Kenny Ireland, pictured in 2010.
peopleBenidorm, actor was just 68
News
people
News
i100This Instagram photo does not prove Russian army is in Ukraine
News
Morrissey pictured in 2013
people
News
ebookA unique anthology of reporting and analysis of a crucial period of history
News
i100
Life and Style
The director of Wall-E Andrew Stanton with Angus MacLane's Lego model
gadgetsDesign made in Pixar animator’s spare time could get retail release
News
peopleGuitarist, who played with Aerosmith, Lou Reed and Alice Cooper among others, was 71
Environment
Tyred out: should fair weather cyclists have a separate slow lane?
environmentFormer Labour minister demands 'pootling lanes' for women cyclists
News
people
Independent
Travel Shop
the manor
Up to 70% off luxury travel
on city breaks Find out more
santorini
Up to 70% off luxury travel
on chic beach resorts Find out more
sardina foodie
Up to 70% off luxury travel
on country retreats Find out more
Latest stories from i100
Have you tried new the Independent Digital Edition apps?
Independent Dating
and  

By clicking 'Search' you
are agreeing to our
Terms of Use.

iJobs Job Widget
iJobs General

Training Programme Manager (Learning and Development)-London

£28000 - £32000 per annum + benefits: Ashdown Group: Training Programme Manage...

VB.Net Developer - £40k - Surrey - WANTED ASAP

£35000 - £40000 per annum + competitive: Progressive Recruitment: .Mid Level V...

Digitakl Business Analyst, Slough

£40000 - £45000 per annum + Competitive Benefits: Progressive Recruitment: Dig...

Mechanical Estimator: Nuclear Energy - Sellafield

£40000 - £50000 per annum + Car, Medical, Fuel + More!: Progressive Recruitmen...

Day In a Page

Dress the Gaza situation up all you like, but the truth hurts

Robert Fisk on Gaza conflict

Dress the situation up all you like, but the truth hurts
Save the tiger: Tiger, tiger burning less brightly as numbers plummet

Tiger, tiger burning less brightly

When William Blake wrote his famous poem there were probably more than 100,000 tigers in the wild. These days they probably number around 3,200
5 News's Andy Bell retraces his grandfather's steps on the First World War battlefields

In grandfather's footsteps

5 News's political editor Andy Bell only knows his grandfather from the compelling diary he kept during WWI. But when he returned to the killing fields where Edwin Vaughan suffered so much, his ancestor came to life
Lifestyle guru Martha Stewart reveals she has flying robot ... to take photos of her farm

Martha Stewart has flying robot

The lifestyle guru used the drone to get a bird's eye view her 153-acre farm in Bedford, New York
Former Labour minister Meg Hillier has demanded 'pootling lanes' for women cyclists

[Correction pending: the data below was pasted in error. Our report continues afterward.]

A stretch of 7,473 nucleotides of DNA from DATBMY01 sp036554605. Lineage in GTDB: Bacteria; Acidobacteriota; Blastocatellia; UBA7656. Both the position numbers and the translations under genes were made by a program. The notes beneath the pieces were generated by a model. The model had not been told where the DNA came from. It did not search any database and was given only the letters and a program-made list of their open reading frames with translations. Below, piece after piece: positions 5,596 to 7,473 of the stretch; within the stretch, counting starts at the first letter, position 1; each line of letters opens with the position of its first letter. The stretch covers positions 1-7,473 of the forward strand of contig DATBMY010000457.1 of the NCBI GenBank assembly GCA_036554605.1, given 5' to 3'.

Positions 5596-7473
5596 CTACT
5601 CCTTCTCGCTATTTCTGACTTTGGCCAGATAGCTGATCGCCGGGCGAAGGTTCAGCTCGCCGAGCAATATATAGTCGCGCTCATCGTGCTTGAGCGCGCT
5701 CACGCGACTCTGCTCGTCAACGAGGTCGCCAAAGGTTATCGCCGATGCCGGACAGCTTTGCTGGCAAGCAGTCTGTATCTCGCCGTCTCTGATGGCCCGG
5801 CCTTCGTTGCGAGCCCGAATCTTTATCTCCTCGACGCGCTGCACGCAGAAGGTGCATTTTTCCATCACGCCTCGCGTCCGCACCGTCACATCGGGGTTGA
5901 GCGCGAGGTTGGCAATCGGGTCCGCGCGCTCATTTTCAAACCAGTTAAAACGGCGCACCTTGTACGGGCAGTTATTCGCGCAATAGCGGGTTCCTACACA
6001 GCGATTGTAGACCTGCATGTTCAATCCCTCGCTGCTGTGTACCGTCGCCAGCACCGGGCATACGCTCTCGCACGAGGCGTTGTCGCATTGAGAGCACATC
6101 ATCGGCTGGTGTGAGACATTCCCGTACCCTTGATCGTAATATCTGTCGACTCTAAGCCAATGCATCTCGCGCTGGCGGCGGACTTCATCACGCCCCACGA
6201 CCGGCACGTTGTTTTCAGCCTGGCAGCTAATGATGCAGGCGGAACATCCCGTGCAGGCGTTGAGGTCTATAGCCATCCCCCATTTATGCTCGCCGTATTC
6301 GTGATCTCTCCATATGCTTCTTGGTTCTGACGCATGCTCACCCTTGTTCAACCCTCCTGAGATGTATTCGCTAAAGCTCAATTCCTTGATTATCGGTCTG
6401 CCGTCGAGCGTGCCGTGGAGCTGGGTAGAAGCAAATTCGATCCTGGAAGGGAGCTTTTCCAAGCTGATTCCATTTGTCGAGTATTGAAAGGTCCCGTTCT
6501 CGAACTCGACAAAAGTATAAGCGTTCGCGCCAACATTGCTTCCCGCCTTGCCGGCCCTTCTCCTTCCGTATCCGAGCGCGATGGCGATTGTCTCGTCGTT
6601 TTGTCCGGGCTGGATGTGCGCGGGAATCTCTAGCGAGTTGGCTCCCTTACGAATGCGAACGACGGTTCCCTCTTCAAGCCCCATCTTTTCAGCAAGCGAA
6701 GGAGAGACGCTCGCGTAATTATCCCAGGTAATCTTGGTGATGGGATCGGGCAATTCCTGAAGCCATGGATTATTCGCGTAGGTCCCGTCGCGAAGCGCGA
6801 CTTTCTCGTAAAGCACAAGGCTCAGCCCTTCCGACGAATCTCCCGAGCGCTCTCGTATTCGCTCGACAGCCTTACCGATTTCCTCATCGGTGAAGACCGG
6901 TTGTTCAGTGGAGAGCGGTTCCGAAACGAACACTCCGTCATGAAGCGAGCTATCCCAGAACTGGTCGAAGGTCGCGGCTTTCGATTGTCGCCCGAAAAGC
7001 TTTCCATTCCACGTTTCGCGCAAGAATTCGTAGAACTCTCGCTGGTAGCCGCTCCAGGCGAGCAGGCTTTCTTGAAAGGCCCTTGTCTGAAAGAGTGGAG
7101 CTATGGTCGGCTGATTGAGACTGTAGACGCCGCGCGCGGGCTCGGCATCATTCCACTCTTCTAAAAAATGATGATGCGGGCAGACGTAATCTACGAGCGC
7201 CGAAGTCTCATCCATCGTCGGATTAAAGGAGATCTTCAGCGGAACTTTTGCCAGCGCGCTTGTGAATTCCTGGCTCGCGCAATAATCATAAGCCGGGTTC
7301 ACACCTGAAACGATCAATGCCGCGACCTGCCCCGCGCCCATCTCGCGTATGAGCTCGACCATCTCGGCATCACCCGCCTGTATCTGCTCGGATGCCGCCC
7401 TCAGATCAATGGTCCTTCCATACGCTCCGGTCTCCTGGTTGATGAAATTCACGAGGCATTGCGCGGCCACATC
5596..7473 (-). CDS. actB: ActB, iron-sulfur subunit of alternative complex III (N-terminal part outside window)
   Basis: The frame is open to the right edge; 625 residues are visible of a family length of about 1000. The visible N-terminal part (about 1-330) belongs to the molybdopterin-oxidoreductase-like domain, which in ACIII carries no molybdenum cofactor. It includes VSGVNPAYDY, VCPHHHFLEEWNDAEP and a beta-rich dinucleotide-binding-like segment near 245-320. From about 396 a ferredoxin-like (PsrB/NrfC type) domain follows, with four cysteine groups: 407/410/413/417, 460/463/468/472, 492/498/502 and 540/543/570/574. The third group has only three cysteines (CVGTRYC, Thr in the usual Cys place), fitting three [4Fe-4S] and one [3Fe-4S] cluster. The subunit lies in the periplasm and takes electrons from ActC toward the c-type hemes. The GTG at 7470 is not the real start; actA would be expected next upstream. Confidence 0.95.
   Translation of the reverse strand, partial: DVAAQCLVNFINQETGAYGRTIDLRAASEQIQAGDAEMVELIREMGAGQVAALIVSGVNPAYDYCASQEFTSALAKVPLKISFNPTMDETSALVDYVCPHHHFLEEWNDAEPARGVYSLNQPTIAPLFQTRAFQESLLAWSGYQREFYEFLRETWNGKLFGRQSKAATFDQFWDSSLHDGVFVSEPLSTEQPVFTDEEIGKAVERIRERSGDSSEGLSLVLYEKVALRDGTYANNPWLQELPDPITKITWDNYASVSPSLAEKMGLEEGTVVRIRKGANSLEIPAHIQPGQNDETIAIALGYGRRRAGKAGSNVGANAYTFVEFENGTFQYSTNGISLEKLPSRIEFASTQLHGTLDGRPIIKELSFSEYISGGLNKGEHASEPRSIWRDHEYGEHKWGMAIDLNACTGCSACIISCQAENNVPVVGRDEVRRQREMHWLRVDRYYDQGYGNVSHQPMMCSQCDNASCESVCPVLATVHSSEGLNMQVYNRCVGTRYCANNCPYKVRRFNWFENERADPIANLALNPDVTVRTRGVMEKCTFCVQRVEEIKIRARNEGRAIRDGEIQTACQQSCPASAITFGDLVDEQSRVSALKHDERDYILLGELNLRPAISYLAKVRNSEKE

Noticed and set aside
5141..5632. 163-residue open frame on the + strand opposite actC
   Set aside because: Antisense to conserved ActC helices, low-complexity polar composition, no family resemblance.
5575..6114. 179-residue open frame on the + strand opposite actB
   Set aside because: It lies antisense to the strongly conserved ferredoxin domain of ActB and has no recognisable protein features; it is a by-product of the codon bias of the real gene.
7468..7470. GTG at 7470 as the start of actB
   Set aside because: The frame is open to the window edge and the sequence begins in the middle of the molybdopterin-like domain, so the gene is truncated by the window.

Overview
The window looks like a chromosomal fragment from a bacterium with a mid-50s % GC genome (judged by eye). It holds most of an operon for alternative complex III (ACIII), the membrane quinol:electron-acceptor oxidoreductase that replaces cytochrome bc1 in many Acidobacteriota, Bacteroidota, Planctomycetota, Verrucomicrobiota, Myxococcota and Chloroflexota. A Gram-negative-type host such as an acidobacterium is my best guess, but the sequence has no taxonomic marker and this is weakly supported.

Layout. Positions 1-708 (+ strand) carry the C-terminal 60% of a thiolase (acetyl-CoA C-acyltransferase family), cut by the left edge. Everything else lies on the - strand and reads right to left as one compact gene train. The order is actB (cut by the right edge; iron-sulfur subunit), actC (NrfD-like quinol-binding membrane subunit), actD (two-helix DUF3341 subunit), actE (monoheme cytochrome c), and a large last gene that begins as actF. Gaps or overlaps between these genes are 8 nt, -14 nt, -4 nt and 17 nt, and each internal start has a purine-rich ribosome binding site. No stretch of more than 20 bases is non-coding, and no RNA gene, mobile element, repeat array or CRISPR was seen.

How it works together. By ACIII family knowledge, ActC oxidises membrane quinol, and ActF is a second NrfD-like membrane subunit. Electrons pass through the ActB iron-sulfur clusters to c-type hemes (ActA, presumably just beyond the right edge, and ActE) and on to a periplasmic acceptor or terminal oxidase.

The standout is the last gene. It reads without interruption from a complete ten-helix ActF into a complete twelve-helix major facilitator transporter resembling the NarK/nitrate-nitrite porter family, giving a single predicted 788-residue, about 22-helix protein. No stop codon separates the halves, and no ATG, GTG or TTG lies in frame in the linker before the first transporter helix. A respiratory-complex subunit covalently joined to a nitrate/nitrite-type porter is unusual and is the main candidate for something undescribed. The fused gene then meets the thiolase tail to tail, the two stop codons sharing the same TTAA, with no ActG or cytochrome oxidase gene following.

Do women cyclists need 'pootling lanes'?

Simon Usborne (who's more of a hurtler) explains why winning the space race is key to happy riding
A tale of two presidents: George W Bush downs his paintbrush to pen father’s life story

A tale of two presidents

George W Bush downs his paintbrush to pen father’s life story
Restaurateur Mitch Tonks has given the Great Western Pullman dining car a makeover

The dining car makes a comeback

Restaurateur Mitch Tonks has given the Great Western Pullman dining car a makeover
Gallery rage: How are institutions tackling the discomfort of overcrowding this summer?

Gallery rage

How are institutions tackling the discomfort of overcrowding this summer?
Louis van Gaal has £500,000 video surveillance system installed to monitor Manchester United players

Eye on the prize

Louis van Gaal has £500,000 video surveillance system installed to monitor Manchester United players
Women's rugby: Tamara Taylor adds fuel to the ire in quest to land World Cup

Women's rugby

Tamara Taylor adds fuel to the ire in quest to land World Cup
Save the tiger: The day America’s love of backyard tigers led to a horrific bloodbath

The day America’s love of backyard tigers led to a horrific bloodbath

With only six per cent of the US population of these amazing big cats held in zoos, the Zanesville incident in 2011 was inevitable
Samuel Beckett's biographer reveals secrets of the writer's time as a French Resistance spy

How Samuel Beckett became a French Resistance spy

As this year's Samuel Beckett festival opens in Enniskillen, James Knowlson, recalls how the Irish writer risked his life for liberty and narrowly escaped capture by the Gestapo
We will remember them: relatives still honour those who fought in the Great War

We will remember them

Relatives still honour those who fought in the Great War
Star Wars Episode VII is being shot on film - and now Kodak is launching a last-ditch bid to keep celluloid alive

Kodak's last-ditch bid to keep celluloid alive

Director J J Abrams and a few digital refuseniks shoot movies on film. Simon Usborne wonders what the fuss is about
Once stilted and melodramatic, Hollywood is giving acting in video games a makeover

Acting in video games gets a makeover

David Crookes meets two of the genre's most popular voices